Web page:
Oligonucleotides are reacted with a phosphoramidite in a final step according to the classical solid phase phosphoramidite synthesis method. By this process a 5´-terminal aminofunction is created. Treatment with ammonia releases the oligonucleotide from the support and cleaves the protecting groups. In the subsequent step the digoxigenin moiety is introduced at the 5´-position.  

References

  1. Schmitz, G. G.; Walter, T.; Seibl, R.; Kessler, C. (1991) Nonradioactive labeling of oligonucleotides in vitro with the hapten digoxigenin by tailing with terminal transferase. Anal. Biochem. 192, 222–231.

Additional application information can be found in the Related Downloads.

Oligonucleotide Tailing

Oligonucleotides are enzymatically labeled at their 3´ -end with terminal transferase by the addition of a longer nucleotide tail1. For the generation of tailed oligonucleotide probes, a mixture of the deoxynucleotides-triphosphate dATP and DIG-dUTP is used in a template independent reaction (DIG Oligonucleotide Tailing Kit, 2nd Generation).

Terminal transferase catalyzes the template independent addition of deoxy- and dideoxynucleoside triphosphates to the 3´OH ends of double- and single-stranded DNA fragments and oligonucleotides. Terminal transferase incorporates digoxigenin-, biotin-, and fluorochrome-labeled deoxy- and dideoxynucleotides as well as radioactively labeled deoxy- and dideoxynucleotides.

labeling-methods-overview-fig1

Figure 1. Nonradioactive oligonucleotide tailing and detection.

References

  1. Schmitz, G. G.; Walter, T.; Seibl, R.; Kessler, C. (1991) Nonradioactive labeling of oligonucleotides in vitro with the hapten digoxigenin by tailing with terminal transferase. Anal. Biochem. 192, 222–231.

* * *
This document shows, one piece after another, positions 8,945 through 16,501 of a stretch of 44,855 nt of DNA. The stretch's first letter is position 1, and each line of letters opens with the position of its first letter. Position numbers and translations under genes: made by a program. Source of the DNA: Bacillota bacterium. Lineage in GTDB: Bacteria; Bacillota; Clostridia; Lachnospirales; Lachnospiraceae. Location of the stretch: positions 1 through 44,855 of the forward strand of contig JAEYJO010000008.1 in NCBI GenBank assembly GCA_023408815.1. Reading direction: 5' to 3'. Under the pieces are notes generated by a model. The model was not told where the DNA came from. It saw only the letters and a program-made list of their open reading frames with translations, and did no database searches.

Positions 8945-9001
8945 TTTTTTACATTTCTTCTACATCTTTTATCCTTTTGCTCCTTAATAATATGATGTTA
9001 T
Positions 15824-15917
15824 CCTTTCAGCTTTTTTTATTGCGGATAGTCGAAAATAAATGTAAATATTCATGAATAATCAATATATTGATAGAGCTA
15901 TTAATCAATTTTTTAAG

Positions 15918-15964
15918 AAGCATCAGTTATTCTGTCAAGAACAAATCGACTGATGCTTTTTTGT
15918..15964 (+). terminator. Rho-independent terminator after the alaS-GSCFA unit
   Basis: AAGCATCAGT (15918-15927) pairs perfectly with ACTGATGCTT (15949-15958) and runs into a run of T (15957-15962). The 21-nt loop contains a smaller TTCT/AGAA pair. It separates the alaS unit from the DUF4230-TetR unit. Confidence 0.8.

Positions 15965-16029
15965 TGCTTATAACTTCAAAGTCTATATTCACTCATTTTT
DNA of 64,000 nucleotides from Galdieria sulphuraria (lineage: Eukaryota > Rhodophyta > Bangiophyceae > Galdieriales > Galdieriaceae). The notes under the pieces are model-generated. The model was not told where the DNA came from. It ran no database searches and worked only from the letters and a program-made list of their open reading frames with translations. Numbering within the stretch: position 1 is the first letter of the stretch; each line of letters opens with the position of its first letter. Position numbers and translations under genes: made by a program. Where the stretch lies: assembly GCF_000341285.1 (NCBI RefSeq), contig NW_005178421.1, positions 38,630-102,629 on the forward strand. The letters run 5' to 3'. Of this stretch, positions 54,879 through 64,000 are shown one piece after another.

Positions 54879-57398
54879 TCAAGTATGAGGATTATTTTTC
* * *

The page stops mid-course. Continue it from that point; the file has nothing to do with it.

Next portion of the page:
Additional application information can be found in the Related Downloads.

Transcriptional Labeling of RNA Probes

The DNA to be transcribed is cloned into the polylinker site of appropriate transcription vectors (e.g., pSPT 18 or 19), which contain promoters for SP6 and T7 RNA polymerases. Adjacent template DNA is linearized at a suitable site. The RNA polymerases are used to produce "run off" transcripts. DIG-UTP is incorporated into the transcript. Every 20-25th nucleotide of the newly synthesized RNA is a DIG-UTP. Since the nucleotide concentration does not become limiting in the standard transcription reaction, this reaction can generate large amounts of labeled RNA.

labeling-methods-overview-fig2

Figure 2. DNA insertion into the polylinker site of the transcription vectors pSPT18 or pSPT19.

DNA is inserted into the polylinker site of the transcription vectors pSPT18 or pSPT19 (see Figure 2). These two vectors differ only in the orientation of their polylinker regions. The promoters for SP6 and T7 RNA polymerases are located on either side of the polylinker. SP6 and T7 RNA polymerases specifically transcribe DNA sequences downstream of the SP6 or T7 promoters respectively1,2. Cloned inserts within the polylinker region are transcribed from either promoter. The first DNA strand may be transcribed with SP6 RNA polymerase and the opposite strand using T7 RNA polymerase. It is also possible to transcribe the first and opposite strands by inserting the same DNA into both pSPT18 and pSPT19 in opposite orientations and transcribing with only one of the RNA polymerases. SP6 and T7 RNA polymerase use the cloned DNA as template and synthesize complementary RNA in the presence of Mg2+ and ribonucleoside triphosphates. Spermidine stimulates enzyme activity. Specifically labeled transcripts are obtained when using radioactively (e.g., 32P,3H, 35S) or non radioactively (e.g., digoxigenin or biotin) labeled ribonucleotide triphosphates.

References

  1. Dunn, J. J. & Studier, F. W. (1983) Complete nucleotide sequence of bacteriophage T7 DNA and the locations of T7 genetic elements. J. Mol. Biol. 166, 477535.
  2. Kassavetis, G. A. et al. (1982) Bacteriophage SP6specific RNA polymerase. II. Mapping of SP6 DNA and selective in vitro transcription. J. Biol. Chem. 257, 57795788.